Black tea is made from the leaves of a bush called Camellia sinensis. A process called oxidation turns the leaves from green to a dark brownish-black color. Oxidation means the leaves are exposed to moist, oxygen-rich air.
Tea manufacturers can control the amount of oxidation. Black tea is a fully oxidized tea. Green tea comes from the same plant, but is not oxidized.
EDTA is a molecule called a chelating agent. A chelating agent is a claw-like substance that can grab and stick to other molecules.
Some types of EDTA stick to calcium. Other types stick to metals, such as lead.
Many people drink black tea to try to wake up and have more energy. There is good scientific evidence to show this works. Black tea has a lot of caffeine. It also contains a little bit of a stimulating substance called theophylline. Both can speed up your heart rate and make you feel more alert.
Black tea is also full of healthy substances called polyphenols. Polyphenols are antioxidants that can help protect your cells from DNA damage.
Some scientists think that specific antioxidants in tea, including polyphenols and catechins, may help prevent some types of cancer. For example, some research shows that women who regularly drink black tea have a much lower risk of ovarian cancer than women who do not.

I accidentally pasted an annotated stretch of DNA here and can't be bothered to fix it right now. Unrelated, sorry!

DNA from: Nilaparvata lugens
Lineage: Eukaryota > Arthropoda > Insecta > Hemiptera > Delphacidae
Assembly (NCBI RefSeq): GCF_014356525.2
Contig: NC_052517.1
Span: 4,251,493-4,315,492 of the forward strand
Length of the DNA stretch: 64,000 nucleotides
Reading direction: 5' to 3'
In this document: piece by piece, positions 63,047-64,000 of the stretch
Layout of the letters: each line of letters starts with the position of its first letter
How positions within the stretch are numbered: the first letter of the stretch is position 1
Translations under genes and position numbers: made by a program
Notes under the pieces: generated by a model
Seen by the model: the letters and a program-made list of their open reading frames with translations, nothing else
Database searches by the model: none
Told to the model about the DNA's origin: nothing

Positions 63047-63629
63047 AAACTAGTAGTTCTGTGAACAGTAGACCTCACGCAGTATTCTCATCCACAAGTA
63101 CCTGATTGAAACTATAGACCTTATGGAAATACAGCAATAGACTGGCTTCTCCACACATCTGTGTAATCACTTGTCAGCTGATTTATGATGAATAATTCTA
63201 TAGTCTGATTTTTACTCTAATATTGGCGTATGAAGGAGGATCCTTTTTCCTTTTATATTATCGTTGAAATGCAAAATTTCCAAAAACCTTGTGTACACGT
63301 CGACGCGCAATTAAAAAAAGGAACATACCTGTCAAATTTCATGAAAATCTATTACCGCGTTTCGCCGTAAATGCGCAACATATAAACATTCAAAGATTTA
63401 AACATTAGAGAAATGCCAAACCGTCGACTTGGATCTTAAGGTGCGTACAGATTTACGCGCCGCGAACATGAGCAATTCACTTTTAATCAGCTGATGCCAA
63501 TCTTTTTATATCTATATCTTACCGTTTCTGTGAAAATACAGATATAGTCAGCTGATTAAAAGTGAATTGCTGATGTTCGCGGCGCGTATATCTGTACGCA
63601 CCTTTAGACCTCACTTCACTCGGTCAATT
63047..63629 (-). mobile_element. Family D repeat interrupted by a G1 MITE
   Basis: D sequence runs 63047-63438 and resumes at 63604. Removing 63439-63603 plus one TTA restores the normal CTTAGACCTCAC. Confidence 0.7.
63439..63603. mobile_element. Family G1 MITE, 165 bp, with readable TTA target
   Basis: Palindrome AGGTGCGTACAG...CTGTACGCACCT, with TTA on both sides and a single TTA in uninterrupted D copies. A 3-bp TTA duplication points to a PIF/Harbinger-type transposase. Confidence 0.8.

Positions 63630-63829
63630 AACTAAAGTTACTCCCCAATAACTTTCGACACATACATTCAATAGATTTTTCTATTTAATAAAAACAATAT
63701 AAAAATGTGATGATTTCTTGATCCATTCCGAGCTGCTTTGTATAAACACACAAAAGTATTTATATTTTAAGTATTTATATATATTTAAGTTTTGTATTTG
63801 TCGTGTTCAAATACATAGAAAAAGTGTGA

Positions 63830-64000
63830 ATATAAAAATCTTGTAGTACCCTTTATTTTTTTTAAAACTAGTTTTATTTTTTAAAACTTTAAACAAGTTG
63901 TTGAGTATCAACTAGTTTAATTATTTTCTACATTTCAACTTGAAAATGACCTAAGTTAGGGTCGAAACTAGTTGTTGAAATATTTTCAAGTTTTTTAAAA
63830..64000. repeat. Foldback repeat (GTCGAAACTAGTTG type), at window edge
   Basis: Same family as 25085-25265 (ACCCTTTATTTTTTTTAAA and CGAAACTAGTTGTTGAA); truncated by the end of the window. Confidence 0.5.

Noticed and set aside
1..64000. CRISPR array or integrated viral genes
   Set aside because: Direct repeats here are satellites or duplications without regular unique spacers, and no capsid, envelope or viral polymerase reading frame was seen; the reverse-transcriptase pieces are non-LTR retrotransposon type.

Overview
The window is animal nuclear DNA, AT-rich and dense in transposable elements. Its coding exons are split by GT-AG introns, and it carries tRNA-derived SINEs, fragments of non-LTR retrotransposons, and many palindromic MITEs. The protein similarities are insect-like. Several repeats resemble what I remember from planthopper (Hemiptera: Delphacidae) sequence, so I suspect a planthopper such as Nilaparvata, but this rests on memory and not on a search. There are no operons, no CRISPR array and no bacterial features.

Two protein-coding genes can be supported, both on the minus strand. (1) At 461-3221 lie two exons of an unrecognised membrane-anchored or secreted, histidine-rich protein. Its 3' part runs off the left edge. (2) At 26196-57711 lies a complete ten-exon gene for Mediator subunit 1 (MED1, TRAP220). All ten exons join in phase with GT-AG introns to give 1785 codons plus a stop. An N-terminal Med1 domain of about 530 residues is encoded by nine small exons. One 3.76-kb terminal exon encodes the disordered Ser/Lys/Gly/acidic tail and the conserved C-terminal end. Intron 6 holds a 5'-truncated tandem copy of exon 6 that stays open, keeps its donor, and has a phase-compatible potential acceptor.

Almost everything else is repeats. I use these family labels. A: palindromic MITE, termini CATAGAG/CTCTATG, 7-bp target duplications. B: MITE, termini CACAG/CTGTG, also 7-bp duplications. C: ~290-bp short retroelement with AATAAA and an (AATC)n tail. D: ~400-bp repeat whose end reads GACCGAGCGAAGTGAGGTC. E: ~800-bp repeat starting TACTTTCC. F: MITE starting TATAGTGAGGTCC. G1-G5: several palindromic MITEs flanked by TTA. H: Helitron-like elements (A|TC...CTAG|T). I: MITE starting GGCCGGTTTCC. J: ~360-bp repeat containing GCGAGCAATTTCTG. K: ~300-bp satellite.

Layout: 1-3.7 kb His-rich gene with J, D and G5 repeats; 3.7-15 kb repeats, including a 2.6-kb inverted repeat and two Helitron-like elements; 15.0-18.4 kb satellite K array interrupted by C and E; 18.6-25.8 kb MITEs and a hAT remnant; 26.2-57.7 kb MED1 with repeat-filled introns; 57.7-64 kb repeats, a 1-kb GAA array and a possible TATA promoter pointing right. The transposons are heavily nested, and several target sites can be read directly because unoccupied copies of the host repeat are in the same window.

But more research is needed. So far, research has shown that black tea does not lower the risk of breast, stomach, or colorectal cancer.
Increasing evidence hints that the antioxidants in black tea may reduce atherosclerosis (clogged arteries), especially in women. It may also help lower the risk of heart attack.
Regularly drinking black tea may also lower your risk for these conditions:
But more research about black tea's effect on these conditions is needed to be sure.
Early evidence hints that long-term use of black tea may also help protect against:
But larger-scale studies are needed to confirm these uses.
Black tea extract is sold as a supplement. Sometimes, the supplement includes other types of herbs, vitamins, or minerals.
Drinking a moderate amount of black tea (one to four cups a day) may boost blood pressure slightly, but the effect does not last long. And drinking this amount of black tea is not associated with long-term high blood pressure.
Preliminary studies in people show that a black tea supplement can boost metabolism and increase blood pressure. Changes in blood pressure can be a concern. However, a small increase may be helpful for people who have dizziness due to low blood pressure when they stand up.
Optimal doses of black tea have not been established. Supplement ingredients and quality may vary widely. This makes it hard to set a standard dose.
Can you get black tea naturally from foods?
Black tea, of course, can be found in most stores. You can drink it hot or cold to get its benefits.